When should I use the different levels of RAID?

Here's a synopsis of the different RAID levels as well as when to use each one.

First and foremost, RAID can be used to enhance availability, but it also can be used to enhance performance for I/O, for throughput and things like that. So real quickly. . . . 

  • RAID 0: data spread across multiple drives, gives you performance but no availability;
  • RAID 1: data mirroring. Mirroring data across two or more disk drives gives you availability and can also enhance read operation;
  • RAID 01 or RAID 10: combine striping and mirroring or mirroring and striping for a compromise of good performance and good availability;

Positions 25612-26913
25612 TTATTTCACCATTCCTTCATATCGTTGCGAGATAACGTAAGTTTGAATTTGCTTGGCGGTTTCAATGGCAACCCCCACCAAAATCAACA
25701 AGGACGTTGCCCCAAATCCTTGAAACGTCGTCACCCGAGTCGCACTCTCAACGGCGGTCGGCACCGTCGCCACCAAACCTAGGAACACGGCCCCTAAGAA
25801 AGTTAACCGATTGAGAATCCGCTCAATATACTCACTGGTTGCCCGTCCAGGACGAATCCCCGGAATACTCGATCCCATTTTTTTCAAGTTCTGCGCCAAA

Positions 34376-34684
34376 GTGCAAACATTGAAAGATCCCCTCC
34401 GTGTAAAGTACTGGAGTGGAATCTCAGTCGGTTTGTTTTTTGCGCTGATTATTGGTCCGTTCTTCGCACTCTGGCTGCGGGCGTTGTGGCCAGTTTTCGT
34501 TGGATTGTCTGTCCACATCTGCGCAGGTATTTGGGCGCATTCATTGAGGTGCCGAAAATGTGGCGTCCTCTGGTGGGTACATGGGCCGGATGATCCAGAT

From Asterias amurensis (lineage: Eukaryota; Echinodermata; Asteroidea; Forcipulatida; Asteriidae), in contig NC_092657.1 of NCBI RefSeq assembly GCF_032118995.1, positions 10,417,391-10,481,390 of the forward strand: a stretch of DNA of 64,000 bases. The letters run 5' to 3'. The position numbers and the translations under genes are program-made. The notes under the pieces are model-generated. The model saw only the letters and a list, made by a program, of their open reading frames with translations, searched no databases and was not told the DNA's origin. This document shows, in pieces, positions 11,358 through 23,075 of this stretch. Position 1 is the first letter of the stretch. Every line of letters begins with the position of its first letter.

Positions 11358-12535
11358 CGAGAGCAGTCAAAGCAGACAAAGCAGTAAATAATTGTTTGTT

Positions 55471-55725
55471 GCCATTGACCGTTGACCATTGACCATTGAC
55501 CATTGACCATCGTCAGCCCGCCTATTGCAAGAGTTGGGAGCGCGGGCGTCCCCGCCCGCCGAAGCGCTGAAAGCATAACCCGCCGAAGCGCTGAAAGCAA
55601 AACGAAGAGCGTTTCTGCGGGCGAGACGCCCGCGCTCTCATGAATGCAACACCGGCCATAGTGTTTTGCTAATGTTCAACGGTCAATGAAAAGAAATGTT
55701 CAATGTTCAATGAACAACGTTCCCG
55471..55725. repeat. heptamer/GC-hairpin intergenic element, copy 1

• RAID 3: striping with dedicated parity. Good for large sequential bandwidth operations but not as good for concurrent access.
  • This is where RAID 5 steps in, which stripes the data across multiple drives with rotating parity. This gives you a nice balance of good read performance and reduced cost, because you don't need to have as many drives for mirroring. It's a compromise between performance and availability at the expense of writes, because you have parity updates.
  • Now, you are starting to see dual-parity schemes, such as RAID 6 -- multiple drives striped together with at least two parity drives.

Check out the entire RAID FAQ guide.

This was first published in November 2007

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